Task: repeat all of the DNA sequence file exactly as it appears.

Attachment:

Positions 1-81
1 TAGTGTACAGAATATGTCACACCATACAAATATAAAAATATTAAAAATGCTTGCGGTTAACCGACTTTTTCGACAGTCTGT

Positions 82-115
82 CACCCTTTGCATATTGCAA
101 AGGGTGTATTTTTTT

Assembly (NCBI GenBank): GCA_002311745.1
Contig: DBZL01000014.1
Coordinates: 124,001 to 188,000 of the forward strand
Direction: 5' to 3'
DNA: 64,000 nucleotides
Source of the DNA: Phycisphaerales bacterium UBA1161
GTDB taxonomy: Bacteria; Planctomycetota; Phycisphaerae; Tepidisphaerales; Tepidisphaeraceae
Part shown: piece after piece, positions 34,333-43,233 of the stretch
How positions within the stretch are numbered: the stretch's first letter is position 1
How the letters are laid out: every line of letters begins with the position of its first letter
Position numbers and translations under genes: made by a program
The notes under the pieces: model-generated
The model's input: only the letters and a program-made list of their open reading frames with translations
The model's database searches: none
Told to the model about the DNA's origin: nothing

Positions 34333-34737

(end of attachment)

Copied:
Positions 1-81
1 TAGTGTACAGAATATGTCACACCATACAAATATAAAAATATTAAAAATGCTTGCGGTTAACCGACTTTTTCGACAGTCTGT

Positions 82-115
82 CACCCTTTGCATATTGCAA
101 AGGGTGTATTTTTTT

Assembly (NCBI GenBank): GCA_002311745.1
Contig: DBZL01000014.1
Coordinates: 124,001 to 188,000 of the forward strand
Direction: 5' to 3'
DNA: 64,000 nucleotides
Source of the DNA: Phycisphaerales bacterium UBA1161
GTDB taxonomy: Bacteria; Planctomycetota; Phycisphaerae; Tepidisphaerales; Tepidisphaeraceae
Part shown: piece after piece, positions 34,333-43,233 of the stretch
How positions within the stretch are numbered: the stretch's first letter is position 1
How the letters are laid out: every line of letters begins with the position of its first letter
Position numbers and translations under genes: made by a program
The notes under the pieces: model-generated
The model's input: only the letters and a program-made list of their open reading frames with translations
The model's database searches: none
Told to the model about the DNA's origin: nothing

Positions 34333-34737